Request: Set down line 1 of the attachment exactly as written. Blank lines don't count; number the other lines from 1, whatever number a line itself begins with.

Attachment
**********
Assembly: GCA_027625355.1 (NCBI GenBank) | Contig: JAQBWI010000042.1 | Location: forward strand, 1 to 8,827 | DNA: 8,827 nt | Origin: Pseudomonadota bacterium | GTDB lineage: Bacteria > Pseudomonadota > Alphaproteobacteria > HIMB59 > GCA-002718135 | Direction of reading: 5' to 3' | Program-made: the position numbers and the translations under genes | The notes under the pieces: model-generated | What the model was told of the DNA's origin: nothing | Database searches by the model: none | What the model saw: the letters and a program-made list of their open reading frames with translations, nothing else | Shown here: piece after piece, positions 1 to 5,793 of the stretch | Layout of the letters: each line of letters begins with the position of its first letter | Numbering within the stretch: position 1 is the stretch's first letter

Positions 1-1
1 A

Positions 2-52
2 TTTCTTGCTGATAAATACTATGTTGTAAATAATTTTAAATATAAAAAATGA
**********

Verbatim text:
Assembly: GCA_027625355.1 (NCBI GenBank) | Contig: JAQBWI010000042.1 | Location: forward strand, 1 to 8,827 | DNA: 8,827 nt | Origin: Pseudomonadota bacterium | GTDB lineage: Bacteria > Pseudomonadota > Alphaproteobacteria > HIMB59 > GCA-002718135 | Direction of reading: 5' to 3' | Program-made: the position numbers and the translations under genes | The notes under the pieces: model-generated | What the model was told of the DNA's origin: nothing | Database searches by the model: none | What the model saw: the letters and a program-made list of their open reading frames with translations, nothing else | Shown here: piece after piece, positions 1 to 5,793 of the stretch | Layout of the letters: each line of letters begins with the position of its first letter | Numbering within the stretch: position 1 is the stretch's first letter